It is also hard to find funding for the additional emotional needs of the officially recognised ‘Gifted & Talented’ pupils in state schools. Such schools mostly can’t afford to do more than provide academic enrichment in the form of extracurricular activities for designated pupils.
Finally, quite frequently high-ability is regarded as elitist. The policy for ‘Gifted & Talented’ by the Department for Children, Schools and Families has been mostly directed at the academic achievement of the top 10% of pupils. Now even the top 15%, is sometimes perceived as elitist: giving privileged children even more advantages.
The governmental approved selection methods and developed programmes for the Gifted & Talented were seen to be elitist by parents who thought they mostly served the already high achieving pupils from higher socio-economic backgrounds, while letting the children down who are undetected, underachieving or having unrecognised learning disabilities, called Twice/Dual or Multiple Exceptionality or having a high level of ‘overexcitability (OE)’. These children have low achievement because their emotional or social needs are not met, they don’t manage to perform because of their socio-economic background e.g. no quiet place to do their homework resulting in no entry to extra-curricular programmes.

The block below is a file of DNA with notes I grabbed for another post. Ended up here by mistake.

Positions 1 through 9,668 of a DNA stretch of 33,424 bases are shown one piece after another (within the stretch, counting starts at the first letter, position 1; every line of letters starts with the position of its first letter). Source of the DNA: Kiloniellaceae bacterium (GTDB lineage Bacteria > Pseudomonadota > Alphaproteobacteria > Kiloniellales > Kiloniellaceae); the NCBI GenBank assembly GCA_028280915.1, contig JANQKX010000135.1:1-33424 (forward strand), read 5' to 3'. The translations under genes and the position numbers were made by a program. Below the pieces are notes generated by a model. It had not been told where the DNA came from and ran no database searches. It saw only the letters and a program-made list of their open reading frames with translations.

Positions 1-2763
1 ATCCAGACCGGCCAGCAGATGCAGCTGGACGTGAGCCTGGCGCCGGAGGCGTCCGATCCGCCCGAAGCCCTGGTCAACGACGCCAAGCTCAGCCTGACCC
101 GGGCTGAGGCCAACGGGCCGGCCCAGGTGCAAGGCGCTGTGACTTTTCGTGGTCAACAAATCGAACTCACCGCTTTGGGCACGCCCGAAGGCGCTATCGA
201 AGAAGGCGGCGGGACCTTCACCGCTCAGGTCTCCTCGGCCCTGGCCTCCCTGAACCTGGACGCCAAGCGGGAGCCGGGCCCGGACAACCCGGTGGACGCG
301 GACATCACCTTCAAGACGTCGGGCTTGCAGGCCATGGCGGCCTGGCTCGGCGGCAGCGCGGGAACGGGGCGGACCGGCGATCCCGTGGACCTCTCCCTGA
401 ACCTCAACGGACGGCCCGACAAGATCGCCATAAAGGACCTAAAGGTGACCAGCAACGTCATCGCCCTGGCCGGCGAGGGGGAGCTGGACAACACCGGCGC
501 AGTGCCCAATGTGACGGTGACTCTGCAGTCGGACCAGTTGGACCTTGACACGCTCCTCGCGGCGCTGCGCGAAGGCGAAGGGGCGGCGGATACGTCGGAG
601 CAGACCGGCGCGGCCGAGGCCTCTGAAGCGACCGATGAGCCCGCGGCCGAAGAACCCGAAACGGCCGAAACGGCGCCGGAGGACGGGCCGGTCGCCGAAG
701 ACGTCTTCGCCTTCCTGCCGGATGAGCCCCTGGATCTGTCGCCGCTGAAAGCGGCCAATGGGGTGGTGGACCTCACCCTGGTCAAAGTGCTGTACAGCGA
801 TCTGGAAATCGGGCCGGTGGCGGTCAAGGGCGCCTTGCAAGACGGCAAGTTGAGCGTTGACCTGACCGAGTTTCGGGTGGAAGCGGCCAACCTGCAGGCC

High-Ability is not just a preserve of the privileged classes. (More)able children are born in families from all walks of life, irrespective of class, socio-economic or educational background of the parents, and whether they are achieving or not. In every (state) school there are high and low achievers that would fall into this group.
To become Successful Intelligent: finding a balance between intellectual, creative and practical abilities, there is more needed than high-ability alone. An understanding of the issues related to high-ability, such as asynchronous development, greater OE, more extreme learning styles etc., will give parents, teachers and teenagers themselves insight in how high-ability may affect development and personality and how to use it for the better.